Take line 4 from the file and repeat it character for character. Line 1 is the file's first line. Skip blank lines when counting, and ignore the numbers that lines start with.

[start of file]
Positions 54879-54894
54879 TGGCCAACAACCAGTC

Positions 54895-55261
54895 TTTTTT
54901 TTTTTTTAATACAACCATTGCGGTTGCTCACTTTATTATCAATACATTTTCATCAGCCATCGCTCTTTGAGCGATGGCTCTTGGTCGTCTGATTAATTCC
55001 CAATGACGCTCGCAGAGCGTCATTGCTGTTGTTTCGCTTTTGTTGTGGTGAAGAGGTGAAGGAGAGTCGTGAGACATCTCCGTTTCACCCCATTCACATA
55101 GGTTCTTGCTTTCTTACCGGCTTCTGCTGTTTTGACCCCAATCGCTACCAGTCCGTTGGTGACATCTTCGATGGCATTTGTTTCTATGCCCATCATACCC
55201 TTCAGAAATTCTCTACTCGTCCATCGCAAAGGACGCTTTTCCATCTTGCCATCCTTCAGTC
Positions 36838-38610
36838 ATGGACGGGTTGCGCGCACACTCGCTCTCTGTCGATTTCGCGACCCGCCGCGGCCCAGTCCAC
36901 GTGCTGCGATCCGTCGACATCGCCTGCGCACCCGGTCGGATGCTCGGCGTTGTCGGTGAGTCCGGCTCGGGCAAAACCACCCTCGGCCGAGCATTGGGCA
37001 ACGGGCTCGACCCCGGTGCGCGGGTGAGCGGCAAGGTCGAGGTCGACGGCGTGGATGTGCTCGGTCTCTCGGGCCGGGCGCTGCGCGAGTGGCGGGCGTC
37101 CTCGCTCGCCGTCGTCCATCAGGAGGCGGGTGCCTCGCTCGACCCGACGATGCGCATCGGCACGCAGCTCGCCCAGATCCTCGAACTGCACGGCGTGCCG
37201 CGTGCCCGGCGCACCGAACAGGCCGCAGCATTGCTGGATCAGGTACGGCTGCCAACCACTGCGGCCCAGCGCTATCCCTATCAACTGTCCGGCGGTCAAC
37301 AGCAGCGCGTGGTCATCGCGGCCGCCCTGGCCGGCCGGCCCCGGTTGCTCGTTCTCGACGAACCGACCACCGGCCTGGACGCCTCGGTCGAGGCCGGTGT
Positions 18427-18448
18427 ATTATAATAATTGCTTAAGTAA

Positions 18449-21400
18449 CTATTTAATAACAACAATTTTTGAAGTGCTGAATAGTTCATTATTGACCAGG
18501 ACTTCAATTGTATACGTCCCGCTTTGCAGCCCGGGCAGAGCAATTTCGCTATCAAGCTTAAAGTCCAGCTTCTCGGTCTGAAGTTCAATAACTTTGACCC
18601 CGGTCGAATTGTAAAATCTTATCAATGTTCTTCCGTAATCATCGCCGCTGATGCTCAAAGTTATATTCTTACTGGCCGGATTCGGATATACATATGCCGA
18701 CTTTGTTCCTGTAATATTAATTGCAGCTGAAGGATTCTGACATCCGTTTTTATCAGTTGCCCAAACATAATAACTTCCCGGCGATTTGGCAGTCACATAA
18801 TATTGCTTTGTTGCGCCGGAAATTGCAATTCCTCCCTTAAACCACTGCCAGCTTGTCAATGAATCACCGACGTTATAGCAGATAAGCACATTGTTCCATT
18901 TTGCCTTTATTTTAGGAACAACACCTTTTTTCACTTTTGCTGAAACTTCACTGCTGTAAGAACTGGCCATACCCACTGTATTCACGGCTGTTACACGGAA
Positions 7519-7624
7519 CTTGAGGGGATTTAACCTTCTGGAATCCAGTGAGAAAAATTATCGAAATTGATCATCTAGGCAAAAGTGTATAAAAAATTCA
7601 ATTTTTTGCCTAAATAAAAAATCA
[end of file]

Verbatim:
54895 TTTTTT